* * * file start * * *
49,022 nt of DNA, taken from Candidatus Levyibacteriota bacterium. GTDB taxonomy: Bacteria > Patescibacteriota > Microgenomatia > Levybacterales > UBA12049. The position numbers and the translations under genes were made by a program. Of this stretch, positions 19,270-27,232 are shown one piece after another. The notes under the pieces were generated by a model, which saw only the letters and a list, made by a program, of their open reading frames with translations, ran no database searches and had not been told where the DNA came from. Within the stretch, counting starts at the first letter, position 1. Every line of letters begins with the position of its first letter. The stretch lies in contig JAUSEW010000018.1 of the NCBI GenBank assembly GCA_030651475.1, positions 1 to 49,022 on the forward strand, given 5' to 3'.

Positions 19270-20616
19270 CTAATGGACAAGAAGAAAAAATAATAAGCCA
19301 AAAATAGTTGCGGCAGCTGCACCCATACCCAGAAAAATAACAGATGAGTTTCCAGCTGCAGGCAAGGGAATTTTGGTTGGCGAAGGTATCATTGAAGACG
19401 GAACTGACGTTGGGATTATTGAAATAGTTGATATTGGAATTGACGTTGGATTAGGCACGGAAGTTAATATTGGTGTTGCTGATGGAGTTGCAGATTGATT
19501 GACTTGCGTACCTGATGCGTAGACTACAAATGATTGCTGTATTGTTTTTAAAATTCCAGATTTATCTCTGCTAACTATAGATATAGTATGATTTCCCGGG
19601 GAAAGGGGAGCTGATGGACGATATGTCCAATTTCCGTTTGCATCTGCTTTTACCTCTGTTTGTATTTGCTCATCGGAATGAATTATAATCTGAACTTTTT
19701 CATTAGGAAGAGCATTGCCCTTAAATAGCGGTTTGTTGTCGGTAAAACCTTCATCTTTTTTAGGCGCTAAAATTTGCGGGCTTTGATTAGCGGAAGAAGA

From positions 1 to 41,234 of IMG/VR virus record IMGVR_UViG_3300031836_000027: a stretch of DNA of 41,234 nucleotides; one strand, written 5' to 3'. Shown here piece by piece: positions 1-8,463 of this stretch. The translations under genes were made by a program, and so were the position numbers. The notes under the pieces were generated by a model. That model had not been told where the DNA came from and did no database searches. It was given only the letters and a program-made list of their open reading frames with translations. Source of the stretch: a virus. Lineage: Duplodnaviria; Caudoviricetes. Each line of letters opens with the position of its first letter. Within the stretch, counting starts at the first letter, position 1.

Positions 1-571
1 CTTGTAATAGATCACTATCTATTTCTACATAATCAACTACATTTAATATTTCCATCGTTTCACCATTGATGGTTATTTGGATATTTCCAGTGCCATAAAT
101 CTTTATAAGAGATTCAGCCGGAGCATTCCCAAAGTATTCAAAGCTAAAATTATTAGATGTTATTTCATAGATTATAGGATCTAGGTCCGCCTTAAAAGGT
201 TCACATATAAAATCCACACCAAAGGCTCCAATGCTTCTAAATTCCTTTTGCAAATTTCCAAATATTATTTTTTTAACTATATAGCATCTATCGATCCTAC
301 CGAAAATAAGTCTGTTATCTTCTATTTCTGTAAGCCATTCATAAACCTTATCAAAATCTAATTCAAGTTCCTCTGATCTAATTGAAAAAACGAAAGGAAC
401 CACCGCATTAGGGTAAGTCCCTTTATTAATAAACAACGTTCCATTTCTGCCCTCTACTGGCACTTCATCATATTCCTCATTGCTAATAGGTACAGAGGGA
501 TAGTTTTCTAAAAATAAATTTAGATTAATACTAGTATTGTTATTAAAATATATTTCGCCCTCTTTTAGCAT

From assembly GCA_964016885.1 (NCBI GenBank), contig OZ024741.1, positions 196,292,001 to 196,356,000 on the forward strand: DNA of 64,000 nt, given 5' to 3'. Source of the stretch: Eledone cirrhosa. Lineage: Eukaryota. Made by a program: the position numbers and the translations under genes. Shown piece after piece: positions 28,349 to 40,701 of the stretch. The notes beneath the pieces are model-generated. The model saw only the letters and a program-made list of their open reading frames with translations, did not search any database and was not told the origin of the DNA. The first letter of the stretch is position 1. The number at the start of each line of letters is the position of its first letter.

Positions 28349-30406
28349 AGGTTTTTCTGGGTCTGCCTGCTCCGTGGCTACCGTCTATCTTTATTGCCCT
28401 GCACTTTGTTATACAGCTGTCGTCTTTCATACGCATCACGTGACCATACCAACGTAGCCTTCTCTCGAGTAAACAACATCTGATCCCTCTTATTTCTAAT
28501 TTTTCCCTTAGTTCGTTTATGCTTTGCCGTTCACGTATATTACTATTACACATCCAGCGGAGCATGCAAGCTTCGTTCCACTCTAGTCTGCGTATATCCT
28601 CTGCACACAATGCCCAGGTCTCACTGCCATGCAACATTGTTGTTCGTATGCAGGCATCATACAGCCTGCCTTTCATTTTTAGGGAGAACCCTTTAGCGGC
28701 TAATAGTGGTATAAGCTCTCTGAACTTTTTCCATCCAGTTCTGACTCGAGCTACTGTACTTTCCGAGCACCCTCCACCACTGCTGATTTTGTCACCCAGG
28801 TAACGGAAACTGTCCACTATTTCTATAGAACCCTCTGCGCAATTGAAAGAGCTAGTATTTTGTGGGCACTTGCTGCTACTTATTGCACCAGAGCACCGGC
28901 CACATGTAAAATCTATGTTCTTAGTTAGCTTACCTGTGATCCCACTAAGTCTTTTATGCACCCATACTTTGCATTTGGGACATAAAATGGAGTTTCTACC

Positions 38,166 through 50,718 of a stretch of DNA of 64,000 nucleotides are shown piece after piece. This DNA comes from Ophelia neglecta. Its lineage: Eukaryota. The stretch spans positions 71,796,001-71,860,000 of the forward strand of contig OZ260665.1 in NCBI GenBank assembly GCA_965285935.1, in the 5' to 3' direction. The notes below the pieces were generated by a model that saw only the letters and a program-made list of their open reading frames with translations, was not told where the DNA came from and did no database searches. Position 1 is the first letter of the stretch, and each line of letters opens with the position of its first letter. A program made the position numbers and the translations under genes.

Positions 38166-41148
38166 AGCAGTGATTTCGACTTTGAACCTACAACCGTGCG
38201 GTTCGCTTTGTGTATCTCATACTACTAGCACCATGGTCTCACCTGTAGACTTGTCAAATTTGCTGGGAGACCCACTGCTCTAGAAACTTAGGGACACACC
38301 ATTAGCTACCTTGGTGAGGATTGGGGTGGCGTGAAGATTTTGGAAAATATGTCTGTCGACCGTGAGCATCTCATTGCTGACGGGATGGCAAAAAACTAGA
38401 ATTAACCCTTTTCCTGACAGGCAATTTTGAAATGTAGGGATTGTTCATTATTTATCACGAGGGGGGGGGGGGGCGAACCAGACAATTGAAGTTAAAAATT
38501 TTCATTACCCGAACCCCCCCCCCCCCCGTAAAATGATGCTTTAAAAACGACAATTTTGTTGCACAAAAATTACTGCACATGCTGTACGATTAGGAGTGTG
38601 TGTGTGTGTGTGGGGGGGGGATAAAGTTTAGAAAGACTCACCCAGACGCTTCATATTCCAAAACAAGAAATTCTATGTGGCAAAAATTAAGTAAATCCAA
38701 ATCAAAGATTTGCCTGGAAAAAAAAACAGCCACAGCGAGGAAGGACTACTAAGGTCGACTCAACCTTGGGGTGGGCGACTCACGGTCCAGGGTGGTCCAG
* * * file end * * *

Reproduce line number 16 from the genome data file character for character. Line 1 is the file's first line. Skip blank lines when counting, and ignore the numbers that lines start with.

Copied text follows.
501 TAGTTTTCTAAAAATAAATTTAGATTAATACTAGTATTGTTATTAAAATATATTTCGCCCTCTTTTAGCAT